This world really scares me, and I swear, I'm tempted as a writer to put something like the following as a disclaimer at the beginning of THE DEATH BROKERS to try to get through to the blockheads of the world:

*Do not attempt any of the stunts a character  
does in this book at home.  
*This book was written by a  super-duper-wannabe-successful-FICTION writer, and anything her characters do in this thriller, is not intended for sane individuals to try in their spare time. 
*So don't do it.
*Don't even entertain the thought of doing it.
*For if you do, in the future a random blogger will write an article about you and how stupid you are.

Thank you for not blowing anything up (yet).

Wednesday, August 1, 2012

Meet Barry-Cuda: Four Friendly Feet of Fangs

The view from our porch on the last day of our adventure.  And before
we dive into this post, relish this quote from of  one of my  favorite authors.
“There is something fresh and crisp about the first hours of a Caribbean day, a happy anticipation that something is about to happen, maybe just up the street or around the next corner.” 
― Hunter S. ThompsonThe Rum Diary

Later during the week, we decided to embark on an excursion aboard a sixty foot sailboat called New Horizons.  It was six incredible hours of wind, salt air, delicious food and drink and amazing underwater sights.  The time flew by as we spent the day with Captain Sven and his first mate Bill, and they introduced us to a fang-tastic new fish friend they've dubbed "Barry-Cuda".

The four foot long silvery guy hung out near the underside of the boat, and seems to recognize the green paint on the underbelly of the boat, because when Capt. Sven's boat appears, Barry knows he'll enjoy some grub.  First mate Bill always makes lunch on board, and Barry will eagerly swim to the surface to gobble up any remaining meatballs.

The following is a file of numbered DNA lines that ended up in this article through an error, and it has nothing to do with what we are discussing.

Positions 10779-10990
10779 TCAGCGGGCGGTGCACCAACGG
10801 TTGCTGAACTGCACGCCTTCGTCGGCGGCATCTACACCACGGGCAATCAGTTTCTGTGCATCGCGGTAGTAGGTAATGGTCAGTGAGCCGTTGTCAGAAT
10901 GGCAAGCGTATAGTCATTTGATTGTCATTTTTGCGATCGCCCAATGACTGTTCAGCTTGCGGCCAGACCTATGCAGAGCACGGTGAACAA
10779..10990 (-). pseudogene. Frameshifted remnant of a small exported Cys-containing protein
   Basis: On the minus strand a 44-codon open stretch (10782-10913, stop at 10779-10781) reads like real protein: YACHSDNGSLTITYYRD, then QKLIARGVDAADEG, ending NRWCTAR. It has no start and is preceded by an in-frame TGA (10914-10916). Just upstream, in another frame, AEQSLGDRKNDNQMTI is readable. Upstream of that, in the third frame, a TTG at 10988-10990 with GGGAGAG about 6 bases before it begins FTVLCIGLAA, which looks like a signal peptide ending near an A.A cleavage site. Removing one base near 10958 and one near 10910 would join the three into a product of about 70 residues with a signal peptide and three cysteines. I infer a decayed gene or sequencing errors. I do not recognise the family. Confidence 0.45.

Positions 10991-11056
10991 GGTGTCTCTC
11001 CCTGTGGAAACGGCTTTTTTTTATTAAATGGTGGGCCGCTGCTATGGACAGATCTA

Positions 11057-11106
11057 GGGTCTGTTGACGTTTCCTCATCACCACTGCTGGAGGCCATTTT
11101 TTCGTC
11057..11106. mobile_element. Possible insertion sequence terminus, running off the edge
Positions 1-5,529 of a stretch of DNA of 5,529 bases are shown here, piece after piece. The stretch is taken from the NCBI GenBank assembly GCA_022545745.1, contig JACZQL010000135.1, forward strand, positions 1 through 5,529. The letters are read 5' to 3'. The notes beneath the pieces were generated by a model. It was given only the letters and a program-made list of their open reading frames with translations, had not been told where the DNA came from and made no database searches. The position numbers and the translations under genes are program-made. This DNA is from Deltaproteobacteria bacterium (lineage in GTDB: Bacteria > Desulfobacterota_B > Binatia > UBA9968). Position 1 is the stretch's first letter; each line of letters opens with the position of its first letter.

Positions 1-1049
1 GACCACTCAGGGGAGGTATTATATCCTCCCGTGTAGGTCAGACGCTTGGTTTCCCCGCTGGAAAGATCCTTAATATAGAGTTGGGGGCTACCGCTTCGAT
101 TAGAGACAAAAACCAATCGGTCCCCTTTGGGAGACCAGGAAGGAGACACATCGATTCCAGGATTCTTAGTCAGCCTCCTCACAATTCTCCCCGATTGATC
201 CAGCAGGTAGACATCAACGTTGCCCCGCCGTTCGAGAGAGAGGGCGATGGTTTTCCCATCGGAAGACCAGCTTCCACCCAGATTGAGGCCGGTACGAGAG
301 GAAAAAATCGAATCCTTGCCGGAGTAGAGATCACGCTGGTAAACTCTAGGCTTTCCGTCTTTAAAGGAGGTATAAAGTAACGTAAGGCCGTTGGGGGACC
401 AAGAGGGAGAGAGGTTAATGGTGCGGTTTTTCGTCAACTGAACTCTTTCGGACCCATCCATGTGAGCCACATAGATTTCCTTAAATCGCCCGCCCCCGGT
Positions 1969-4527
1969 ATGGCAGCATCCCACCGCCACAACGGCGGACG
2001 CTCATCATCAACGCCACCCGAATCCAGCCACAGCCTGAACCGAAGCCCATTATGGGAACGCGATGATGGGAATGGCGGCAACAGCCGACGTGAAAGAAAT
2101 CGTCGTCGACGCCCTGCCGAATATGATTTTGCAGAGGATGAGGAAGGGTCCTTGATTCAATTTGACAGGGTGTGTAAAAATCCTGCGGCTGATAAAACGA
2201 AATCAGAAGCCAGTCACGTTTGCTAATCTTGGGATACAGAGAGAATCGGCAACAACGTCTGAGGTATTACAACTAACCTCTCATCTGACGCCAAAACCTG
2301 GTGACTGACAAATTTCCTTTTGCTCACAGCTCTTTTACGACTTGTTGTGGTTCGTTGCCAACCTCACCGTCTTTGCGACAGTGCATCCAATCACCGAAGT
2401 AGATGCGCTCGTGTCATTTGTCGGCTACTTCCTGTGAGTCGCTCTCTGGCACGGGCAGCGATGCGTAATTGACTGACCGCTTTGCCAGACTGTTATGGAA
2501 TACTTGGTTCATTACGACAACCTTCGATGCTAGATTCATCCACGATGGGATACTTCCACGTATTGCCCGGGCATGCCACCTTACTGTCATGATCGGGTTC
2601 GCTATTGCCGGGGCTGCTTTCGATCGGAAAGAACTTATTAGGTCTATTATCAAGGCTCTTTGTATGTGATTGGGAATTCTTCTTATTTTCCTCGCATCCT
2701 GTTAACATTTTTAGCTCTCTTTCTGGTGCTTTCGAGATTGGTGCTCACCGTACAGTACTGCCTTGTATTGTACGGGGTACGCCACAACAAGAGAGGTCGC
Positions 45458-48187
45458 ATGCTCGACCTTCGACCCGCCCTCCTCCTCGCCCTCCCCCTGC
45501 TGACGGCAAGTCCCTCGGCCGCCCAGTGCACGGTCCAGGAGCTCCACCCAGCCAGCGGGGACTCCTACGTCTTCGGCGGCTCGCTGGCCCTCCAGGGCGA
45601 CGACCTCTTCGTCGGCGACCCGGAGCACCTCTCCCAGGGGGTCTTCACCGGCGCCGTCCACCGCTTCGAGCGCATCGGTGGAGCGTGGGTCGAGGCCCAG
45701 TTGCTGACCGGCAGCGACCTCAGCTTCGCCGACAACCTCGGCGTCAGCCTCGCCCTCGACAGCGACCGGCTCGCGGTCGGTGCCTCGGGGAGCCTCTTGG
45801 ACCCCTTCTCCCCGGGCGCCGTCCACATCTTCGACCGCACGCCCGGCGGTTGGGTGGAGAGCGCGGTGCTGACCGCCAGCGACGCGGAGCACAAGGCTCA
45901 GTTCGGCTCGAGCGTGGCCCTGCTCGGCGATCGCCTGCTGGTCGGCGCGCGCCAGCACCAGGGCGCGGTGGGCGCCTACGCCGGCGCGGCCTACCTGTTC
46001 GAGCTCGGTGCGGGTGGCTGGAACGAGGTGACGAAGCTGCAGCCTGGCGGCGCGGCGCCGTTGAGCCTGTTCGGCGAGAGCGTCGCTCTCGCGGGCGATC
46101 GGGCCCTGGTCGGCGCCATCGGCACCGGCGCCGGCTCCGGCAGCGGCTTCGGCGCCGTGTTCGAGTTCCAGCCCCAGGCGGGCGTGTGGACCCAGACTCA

He's never bitten anyone or exhibited any aggressive behavior whatsoever according to Capt. Sven, and I've been snorkeling and diving among barracuda before, finding out for myself they are actually rather shy creatures and definitely not nightmarish monsters (before nuclear med, I was once a biology major.  Can you tell?).

Here he is hanging out under the boat.  I didn't want to scare him and get too close, but you can tell he's a big, healthy boy when compared to the sixty foot sailboat.

Besides our visit with Barry, we swam with several stingrays, saw countless colorful fish, and I even accidentally found myself near a large nurse shark for about fifteen seconds before it slipped away into a dark cave.

This trip was truly amazing, and it gave me plenty of food for thought for RED HOOK, also a thriller and a side project/manuscript I'm working on right now.

As many of you know, I'm one for authenticity, and there's truly nothing more rewarding for a writer than to get their feet on the ground in the area of the world they're writing about in order to convey how it feels to actually be there so our readers get a truly meaningful experience.